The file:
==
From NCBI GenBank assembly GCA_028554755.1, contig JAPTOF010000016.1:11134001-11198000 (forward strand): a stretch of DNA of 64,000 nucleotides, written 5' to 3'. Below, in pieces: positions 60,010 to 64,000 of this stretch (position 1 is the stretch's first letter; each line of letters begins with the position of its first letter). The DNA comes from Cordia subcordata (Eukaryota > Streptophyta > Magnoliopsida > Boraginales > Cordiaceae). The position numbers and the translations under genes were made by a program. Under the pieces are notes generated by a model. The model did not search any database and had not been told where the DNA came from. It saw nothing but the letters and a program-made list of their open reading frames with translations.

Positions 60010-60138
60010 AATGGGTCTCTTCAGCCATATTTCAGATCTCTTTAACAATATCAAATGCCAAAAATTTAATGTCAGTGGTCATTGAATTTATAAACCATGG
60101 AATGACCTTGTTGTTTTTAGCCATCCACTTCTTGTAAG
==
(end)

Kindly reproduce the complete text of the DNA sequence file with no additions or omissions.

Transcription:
From NCBI GenBank assembly GCA_028554755.1, contig JAPTOF010000016.1:11134001-11198000 (forward strand): a stretch of DNA of 64,000 nucleotides, written 5' to 3'. Below, in pieces: positions 60,010 to 64,000 of this stretch (position 1 is the stretch's first letter; each line of letters begins with the position of its first letter). The DNA comes from Cordia subcordata (Eukaryota > Streptophyta > Magnoliopsida > Boraginales > Cordiaceae). The position numbers and the translations under genes were made by a program. Under the pieces are notes generated by a model. The model did not search any database and had not been told where the DNA came from. It saw nothing but the letters and a program-made list of their open reading frames with translations.

Positions 60010-60138
60010 AATGGGTCTCTTCAGCCATATTTCAGATCTCTTTAACAATATCAAATGCCAAAAATTTAATGTCAGTGGTCATTGAATTTATAAACCATGG
60101 AATGACCTTGTTGTTTTTAGCCATCCACTTCTTGTAAG